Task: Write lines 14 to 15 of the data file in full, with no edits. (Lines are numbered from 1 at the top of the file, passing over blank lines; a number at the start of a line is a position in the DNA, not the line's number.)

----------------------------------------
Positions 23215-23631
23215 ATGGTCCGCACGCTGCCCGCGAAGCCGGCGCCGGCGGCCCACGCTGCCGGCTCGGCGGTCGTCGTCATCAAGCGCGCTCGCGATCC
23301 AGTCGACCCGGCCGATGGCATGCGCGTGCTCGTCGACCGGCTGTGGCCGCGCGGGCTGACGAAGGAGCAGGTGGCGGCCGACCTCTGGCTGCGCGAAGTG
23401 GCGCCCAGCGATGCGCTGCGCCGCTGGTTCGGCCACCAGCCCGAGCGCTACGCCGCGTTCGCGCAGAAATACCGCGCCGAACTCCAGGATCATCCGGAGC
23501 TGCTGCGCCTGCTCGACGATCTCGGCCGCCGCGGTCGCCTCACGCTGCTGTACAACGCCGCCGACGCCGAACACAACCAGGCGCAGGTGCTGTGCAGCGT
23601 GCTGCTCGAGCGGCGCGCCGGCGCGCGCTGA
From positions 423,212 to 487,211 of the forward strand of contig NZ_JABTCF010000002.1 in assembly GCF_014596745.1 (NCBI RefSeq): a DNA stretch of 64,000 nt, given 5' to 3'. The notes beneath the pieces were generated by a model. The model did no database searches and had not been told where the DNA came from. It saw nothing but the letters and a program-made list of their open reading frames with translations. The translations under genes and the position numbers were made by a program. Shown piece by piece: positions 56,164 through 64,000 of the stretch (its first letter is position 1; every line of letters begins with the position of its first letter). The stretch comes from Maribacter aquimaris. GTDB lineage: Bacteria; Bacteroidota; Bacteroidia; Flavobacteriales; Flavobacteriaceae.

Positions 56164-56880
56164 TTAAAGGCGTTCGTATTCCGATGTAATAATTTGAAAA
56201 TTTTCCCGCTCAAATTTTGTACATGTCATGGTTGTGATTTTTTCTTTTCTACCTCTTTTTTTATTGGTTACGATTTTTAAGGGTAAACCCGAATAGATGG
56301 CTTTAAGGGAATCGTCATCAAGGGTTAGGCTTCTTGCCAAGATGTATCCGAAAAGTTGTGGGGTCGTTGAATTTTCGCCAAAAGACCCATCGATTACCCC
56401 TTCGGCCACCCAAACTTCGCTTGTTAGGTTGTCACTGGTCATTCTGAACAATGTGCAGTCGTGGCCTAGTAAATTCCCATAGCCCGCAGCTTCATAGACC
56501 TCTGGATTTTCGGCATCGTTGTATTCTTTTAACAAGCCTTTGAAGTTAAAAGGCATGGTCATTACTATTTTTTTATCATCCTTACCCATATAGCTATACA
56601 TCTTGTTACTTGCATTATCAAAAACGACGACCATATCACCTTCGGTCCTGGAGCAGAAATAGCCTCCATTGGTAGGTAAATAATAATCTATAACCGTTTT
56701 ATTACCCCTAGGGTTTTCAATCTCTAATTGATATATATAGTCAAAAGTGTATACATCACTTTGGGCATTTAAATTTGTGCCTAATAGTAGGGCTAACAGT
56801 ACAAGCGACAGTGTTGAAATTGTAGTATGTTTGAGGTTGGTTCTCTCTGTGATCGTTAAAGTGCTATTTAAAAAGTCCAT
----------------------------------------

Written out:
56601 TCTTGTTACTTGCATTATCAAAAACGACGACCATATCACCTTCGGTCCTGGAGCAGAAATAGCCTCCATTGGTAGGTAAATAATAATCTATAACCGTTTT
56701 ATTACCCCTAGGGTTTTCAATCTCTAATTGATATATATAGTCAAAAGTGTATACATCACTTTGGGCATTTAAATTTGTGCCTAATAGTAGGGCTAACAGT